I never intended to wind up in the fashion world. I always had an interest in fashion, but never thought of it as a profession. I actually went to Pratt Institute for industrial design and focused mainly on tableware and furniture design. In senior year, I found myself using the materials meant for furniture and tableware to make jewellery. At first it was just a hobby, but then people kept asking to buy it so I eventually turned it into a small business.
What’s the concept behind your body pieces?
I think just accessorizing the neck and wrists is too limiting. I think there’s a lot of body parts that get overlooked.
In your opinion, is there a distinction between jewellery and clothing?
To me one of the main distinctions is the material. But I think it’s really interesting when you approach that line between the two and start making things like metal clothing or beaded clothing.
How does the body inform your work?
When I design jewellery I’m always thinking about the body. I love pieces that interact with the human form. I think the human form is beautiful and I want to make jewellery that accentuates that. For instance, one of my new pieces I designed so that it sits perfectly in your jugular notch. There’s something really satisfying about it. I also love to highlight the parts of the body that don’t get a lot of attention, such as the shoulders.
Could your pieces exist as autonomous works, without being related to the body?
The body chains I’ve designed can only exist with the body. When not being worn they’re literally a pile of chain. But that’s what’s so special: that you need the human body to bring the pieces to life.
Crafted in the UK, Emma O’Farrell’s jewellery-clothing hybrids are inspired by 90s supermodels and Ibiza nightlife.
How did you get into designing jewellery?
After leaving school I went on to study fashion design [at UCA Epsom], which gave me the initial foundations to take those first steps into the industry. Upon moving to London, I began working with large high street fashion brands, but became bored rather rapidly of their commercial and unethical work practices. I decided to move on to a smaller gallery brand, which is where I developed my eye and passion for all things metal! Here, I was given creative freedom and re-energised my love for design. This is what ultimately gave me the final nudge and confidence to start Frances O in 2019.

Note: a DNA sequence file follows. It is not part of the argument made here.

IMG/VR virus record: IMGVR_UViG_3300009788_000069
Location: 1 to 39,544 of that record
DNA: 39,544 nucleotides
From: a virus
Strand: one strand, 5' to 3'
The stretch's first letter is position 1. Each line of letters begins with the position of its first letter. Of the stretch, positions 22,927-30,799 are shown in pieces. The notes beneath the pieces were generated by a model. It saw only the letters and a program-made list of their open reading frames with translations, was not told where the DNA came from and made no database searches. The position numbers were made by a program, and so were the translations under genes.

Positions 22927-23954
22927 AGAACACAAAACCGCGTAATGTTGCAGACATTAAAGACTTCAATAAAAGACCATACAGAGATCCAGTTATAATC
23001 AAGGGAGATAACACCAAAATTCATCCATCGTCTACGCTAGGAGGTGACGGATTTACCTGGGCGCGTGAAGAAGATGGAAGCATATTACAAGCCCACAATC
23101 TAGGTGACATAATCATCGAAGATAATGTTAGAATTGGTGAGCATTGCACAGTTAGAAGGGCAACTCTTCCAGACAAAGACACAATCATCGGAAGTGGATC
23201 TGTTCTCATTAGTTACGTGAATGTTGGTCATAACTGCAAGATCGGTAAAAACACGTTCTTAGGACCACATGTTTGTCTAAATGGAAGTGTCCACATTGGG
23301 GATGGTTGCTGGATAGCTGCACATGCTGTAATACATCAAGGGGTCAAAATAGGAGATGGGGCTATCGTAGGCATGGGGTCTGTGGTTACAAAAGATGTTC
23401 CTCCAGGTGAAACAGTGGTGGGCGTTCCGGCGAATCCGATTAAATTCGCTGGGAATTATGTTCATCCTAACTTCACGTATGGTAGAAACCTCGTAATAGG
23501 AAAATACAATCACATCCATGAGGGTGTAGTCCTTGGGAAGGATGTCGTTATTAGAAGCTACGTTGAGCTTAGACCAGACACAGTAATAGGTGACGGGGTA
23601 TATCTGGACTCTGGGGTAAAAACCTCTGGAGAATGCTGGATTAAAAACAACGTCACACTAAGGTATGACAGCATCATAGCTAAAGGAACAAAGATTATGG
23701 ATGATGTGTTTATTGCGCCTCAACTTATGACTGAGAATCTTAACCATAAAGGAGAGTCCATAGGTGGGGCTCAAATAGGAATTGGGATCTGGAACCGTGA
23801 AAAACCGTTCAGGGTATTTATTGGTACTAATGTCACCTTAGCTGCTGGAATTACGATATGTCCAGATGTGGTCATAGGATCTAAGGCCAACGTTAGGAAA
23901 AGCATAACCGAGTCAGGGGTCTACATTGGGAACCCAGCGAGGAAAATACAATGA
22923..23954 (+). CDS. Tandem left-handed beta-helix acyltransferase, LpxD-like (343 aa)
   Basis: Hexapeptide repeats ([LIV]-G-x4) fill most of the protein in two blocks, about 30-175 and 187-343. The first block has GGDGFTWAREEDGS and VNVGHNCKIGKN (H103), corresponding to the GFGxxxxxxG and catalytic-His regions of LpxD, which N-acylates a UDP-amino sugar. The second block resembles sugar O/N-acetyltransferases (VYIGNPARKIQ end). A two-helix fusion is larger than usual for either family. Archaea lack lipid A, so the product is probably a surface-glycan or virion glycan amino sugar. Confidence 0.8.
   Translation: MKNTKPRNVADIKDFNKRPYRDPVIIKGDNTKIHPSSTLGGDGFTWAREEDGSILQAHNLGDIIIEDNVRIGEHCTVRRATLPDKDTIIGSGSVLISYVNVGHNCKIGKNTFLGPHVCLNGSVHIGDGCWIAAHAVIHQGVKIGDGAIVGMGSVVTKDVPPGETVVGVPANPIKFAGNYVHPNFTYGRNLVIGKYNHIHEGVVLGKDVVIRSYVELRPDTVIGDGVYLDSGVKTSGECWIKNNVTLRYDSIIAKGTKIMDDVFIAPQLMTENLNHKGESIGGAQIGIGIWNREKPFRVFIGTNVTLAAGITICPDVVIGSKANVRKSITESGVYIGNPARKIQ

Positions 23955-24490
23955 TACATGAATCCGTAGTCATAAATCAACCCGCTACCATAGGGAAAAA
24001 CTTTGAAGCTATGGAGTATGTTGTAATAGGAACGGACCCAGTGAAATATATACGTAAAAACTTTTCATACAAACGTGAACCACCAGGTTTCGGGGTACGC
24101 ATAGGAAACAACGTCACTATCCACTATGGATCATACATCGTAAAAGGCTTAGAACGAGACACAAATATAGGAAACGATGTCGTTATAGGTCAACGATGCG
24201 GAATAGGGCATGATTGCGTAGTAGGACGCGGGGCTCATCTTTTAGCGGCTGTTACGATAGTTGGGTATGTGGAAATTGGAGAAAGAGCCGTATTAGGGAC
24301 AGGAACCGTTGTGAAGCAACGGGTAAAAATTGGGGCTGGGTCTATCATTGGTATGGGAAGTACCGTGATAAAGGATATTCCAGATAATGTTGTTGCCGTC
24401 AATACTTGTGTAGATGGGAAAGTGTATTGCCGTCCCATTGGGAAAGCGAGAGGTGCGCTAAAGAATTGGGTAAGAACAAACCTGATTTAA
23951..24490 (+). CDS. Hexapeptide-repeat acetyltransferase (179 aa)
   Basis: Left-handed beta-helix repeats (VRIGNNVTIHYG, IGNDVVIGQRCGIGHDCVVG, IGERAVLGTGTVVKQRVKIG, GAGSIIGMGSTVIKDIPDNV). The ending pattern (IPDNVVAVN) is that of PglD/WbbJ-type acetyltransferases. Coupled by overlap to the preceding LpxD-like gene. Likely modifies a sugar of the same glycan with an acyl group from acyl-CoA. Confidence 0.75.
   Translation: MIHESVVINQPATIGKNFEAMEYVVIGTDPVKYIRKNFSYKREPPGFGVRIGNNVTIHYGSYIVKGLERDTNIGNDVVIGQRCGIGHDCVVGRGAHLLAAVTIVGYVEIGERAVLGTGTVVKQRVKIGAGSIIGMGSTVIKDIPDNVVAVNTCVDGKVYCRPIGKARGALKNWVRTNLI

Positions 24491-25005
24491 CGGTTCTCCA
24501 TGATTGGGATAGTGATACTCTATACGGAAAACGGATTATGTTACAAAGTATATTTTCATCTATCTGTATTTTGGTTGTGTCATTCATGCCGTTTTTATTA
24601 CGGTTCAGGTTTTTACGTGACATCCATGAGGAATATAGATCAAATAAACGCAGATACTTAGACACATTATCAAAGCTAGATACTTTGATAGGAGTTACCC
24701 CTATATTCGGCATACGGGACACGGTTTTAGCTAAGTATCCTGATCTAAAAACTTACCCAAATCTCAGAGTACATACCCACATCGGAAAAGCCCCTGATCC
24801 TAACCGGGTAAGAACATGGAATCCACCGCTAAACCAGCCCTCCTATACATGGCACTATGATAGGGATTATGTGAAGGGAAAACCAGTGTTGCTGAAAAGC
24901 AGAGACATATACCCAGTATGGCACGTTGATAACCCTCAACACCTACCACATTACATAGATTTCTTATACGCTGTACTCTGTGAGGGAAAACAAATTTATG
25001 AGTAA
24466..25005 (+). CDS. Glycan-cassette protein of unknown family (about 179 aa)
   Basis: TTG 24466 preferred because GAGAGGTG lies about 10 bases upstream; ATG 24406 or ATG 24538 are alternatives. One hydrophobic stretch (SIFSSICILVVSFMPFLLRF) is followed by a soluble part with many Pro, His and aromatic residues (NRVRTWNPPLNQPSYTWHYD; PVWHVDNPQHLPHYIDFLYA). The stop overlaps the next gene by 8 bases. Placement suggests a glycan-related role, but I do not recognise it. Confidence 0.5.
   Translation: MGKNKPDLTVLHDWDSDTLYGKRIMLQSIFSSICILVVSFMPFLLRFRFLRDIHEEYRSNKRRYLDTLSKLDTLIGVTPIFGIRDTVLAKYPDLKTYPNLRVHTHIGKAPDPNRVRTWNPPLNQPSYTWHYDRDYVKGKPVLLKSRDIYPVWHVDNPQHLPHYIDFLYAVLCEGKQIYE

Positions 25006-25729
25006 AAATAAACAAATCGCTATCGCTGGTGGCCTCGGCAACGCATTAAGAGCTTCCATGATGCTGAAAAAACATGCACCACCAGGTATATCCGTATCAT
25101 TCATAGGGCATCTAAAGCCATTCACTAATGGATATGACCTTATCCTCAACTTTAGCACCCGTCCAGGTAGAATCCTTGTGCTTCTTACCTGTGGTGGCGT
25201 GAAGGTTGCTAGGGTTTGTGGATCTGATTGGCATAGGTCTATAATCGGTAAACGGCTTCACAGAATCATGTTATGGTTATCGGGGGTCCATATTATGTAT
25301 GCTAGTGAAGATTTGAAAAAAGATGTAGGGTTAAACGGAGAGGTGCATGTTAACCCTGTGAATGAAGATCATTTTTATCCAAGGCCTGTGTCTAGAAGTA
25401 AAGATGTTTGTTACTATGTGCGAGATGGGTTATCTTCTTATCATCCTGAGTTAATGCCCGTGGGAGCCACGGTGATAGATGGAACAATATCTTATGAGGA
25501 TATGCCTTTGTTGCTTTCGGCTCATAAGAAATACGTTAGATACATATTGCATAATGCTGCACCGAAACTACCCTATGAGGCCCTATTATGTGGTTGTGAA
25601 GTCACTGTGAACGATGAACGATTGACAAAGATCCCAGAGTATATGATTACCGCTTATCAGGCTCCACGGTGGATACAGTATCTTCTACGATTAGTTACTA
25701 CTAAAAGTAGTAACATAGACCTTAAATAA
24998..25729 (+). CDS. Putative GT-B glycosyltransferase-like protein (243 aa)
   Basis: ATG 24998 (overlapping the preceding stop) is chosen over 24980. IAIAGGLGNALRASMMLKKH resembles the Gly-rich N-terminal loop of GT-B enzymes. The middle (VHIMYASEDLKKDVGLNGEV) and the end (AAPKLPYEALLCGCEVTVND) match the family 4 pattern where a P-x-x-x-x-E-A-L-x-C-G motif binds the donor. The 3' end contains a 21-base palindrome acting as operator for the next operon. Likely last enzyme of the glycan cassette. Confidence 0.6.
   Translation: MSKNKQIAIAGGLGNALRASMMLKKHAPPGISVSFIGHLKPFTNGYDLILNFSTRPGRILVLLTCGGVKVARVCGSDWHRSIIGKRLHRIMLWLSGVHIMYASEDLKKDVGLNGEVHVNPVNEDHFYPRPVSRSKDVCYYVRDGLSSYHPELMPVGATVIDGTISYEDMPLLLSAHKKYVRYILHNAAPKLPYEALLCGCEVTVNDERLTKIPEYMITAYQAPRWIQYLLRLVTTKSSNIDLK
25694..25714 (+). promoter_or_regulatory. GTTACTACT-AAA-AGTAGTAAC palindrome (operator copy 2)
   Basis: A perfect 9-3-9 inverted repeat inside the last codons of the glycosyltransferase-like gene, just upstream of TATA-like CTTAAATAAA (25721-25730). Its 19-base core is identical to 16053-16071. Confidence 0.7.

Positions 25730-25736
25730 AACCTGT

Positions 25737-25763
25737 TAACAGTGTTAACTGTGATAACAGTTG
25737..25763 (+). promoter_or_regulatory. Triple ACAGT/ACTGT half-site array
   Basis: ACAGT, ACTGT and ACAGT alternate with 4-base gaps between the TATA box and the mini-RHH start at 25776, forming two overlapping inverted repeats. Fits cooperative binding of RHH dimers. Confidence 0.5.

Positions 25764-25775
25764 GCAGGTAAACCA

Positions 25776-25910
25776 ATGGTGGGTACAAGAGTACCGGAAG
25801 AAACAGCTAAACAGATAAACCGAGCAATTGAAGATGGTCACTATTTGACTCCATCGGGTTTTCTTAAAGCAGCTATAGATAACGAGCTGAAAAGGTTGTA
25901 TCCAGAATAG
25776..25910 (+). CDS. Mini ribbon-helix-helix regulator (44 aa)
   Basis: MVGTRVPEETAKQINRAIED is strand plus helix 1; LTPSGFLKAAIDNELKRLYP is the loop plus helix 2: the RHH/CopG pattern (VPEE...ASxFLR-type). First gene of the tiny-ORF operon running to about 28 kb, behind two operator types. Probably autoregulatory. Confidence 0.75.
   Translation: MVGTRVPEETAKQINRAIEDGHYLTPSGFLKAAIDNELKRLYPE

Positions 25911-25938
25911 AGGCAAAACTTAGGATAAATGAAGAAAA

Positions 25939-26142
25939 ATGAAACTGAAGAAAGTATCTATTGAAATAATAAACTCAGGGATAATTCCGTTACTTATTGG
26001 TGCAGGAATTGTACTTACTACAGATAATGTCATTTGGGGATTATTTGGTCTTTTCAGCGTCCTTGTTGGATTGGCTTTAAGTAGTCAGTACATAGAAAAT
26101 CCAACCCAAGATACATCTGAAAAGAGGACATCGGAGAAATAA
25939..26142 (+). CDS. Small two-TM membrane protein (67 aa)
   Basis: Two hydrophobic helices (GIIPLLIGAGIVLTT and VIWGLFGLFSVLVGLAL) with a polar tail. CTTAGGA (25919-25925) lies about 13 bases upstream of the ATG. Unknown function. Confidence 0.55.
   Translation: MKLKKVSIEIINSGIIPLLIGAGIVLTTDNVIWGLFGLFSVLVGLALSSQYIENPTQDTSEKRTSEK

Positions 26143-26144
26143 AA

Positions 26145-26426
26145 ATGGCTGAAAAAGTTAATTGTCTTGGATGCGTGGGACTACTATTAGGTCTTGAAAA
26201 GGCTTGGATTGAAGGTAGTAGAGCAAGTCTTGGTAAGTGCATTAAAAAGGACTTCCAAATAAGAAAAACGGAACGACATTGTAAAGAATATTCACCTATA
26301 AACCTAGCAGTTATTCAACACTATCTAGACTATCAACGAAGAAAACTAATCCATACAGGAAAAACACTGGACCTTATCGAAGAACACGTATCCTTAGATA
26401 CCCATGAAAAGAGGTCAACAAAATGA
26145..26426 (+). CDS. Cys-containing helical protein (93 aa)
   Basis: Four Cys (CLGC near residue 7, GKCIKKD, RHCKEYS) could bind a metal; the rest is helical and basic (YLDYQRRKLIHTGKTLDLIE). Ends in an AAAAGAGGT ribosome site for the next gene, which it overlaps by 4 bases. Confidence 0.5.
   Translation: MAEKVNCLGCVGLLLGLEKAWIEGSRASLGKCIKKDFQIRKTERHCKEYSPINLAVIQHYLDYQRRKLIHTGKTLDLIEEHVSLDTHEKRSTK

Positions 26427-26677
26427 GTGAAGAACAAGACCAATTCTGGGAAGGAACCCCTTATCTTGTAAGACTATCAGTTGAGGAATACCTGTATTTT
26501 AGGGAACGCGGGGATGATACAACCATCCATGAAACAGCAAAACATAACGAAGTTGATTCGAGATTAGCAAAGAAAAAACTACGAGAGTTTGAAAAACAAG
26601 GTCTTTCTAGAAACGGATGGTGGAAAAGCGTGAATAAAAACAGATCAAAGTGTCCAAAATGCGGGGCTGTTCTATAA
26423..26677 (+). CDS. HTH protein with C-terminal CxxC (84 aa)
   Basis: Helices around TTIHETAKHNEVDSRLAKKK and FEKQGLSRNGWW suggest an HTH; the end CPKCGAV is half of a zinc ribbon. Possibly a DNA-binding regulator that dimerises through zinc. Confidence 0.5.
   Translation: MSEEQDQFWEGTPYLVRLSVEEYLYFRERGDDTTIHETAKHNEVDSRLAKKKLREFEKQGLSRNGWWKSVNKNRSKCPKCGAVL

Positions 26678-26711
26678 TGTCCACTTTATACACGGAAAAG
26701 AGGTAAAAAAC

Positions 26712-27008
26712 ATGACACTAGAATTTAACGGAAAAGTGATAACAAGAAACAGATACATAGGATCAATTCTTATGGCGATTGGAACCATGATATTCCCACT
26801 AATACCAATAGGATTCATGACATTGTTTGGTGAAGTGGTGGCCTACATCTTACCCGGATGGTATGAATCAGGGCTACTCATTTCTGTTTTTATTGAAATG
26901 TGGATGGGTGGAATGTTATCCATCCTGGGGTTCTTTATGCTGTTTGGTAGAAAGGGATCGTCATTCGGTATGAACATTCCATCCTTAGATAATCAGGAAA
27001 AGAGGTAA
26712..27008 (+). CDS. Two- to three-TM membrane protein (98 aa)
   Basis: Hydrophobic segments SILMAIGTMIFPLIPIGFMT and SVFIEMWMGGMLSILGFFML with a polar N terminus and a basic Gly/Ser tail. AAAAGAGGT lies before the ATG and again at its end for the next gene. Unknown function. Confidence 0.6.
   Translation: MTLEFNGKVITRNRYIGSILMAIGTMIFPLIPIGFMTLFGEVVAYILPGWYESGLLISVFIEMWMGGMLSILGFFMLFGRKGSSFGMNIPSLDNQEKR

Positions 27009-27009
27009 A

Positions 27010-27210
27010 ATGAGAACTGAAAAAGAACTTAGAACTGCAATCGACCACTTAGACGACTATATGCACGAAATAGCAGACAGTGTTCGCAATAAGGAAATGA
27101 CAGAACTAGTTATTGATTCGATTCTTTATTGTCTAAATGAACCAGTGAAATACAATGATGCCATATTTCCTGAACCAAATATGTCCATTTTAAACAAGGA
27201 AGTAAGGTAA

What’s the concept behind your pieces?
Growing up in the 90s, I’ve always had an utter fascination with the catwalk and designs of that era. This period was also the absolute height of everyone enjoying the rave scene in Ibiza. I was fascinated by articles and pictures in magazines of all the fun going down on the White Isle.
Merging these two influences of the 90s and Ibiza with my love of modern art, I came up with the Frances O concept. It was also important for me to produce a collection that was both produced solely in the UK, and made to order, so as to limit waste and place focus on truly everlasting pieces.
Would you consider your pieces to be jewellery or clothing? Or both?
My pieces are anything anyone wants to interpret them to be. A jewellery-clothing hybrid sounds just darling to me!
To you, is there a distinction between the two fashion categories?
In my mind, any and all garments whether that be jewellery, clothing or accessory, create an identity for the individual wearing it. That identity provides unity, a wholeness, totality.
You call your designs "wearable art." Could your pieces exist as autonomous works, without being related to the body?
Totally. I am a huge collector of rare, archive designer pieces that are purchased purely for my viewing pleasure! Fashion is art. I hope the Frances O collections provide this very same joy to all who buy a piece. If someone purchases a piece with the intention of placing it on a mannequin bust on top of a marble plinth, for me, it has still served its purpose if it brings joy to the owner.